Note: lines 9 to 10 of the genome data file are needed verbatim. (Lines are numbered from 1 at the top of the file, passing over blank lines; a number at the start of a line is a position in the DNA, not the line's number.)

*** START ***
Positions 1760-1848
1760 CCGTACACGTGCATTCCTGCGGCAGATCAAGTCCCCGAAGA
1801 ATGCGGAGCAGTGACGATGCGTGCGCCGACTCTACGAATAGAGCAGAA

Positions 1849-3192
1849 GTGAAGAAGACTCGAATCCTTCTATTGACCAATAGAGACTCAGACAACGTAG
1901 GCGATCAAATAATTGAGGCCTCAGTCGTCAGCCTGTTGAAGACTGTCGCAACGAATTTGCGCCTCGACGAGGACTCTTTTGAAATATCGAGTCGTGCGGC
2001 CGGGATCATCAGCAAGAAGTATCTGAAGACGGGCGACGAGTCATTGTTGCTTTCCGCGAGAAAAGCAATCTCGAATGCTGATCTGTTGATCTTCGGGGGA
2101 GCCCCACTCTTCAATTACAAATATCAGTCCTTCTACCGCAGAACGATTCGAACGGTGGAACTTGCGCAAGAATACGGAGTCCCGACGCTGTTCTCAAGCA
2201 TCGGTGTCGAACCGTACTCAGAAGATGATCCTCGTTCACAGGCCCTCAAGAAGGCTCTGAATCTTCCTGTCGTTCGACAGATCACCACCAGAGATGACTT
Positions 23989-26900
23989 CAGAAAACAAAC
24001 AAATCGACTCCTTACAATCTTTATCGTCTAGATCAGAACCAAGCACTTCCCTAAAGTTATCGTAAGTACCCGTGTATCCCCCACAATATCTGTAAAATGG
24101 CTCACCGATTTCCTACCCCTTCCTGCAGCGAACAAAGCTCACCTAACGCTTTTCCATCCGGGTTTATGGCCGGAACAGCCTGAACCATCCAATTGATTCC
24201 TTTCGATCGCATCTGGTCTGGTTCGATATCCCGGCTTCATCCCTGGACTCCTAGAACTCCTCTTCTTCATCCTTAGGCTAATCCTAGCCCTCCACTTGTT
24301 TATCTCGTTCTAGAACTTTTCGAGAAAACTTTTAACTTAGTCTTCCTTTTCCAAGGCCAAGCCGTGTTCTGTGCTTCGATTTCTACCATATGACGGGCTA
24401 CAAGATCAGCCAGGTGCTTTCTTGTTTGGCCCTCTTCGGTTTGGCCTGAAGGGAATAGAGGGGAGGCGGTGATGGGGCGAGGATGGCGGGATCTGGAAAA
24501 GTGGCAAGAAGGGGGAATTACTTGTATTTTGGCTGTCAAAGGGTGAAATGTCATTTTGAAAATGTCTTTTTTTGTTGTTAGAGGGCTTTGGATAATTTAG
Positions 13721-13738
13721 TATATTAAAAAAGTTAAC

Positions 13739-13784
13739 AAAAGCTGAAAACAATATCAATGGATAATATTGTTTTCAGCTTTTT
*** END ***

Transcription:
2201 TCGGTGTCGAACCGTACTCAGAAGATGATCCTCGTTCACAGGCCCTCAAGAAGGCTCTGAATCTTCCTGTCGTTCGACAGATCACCACCAGAGATGACTT
Positions 23989-26900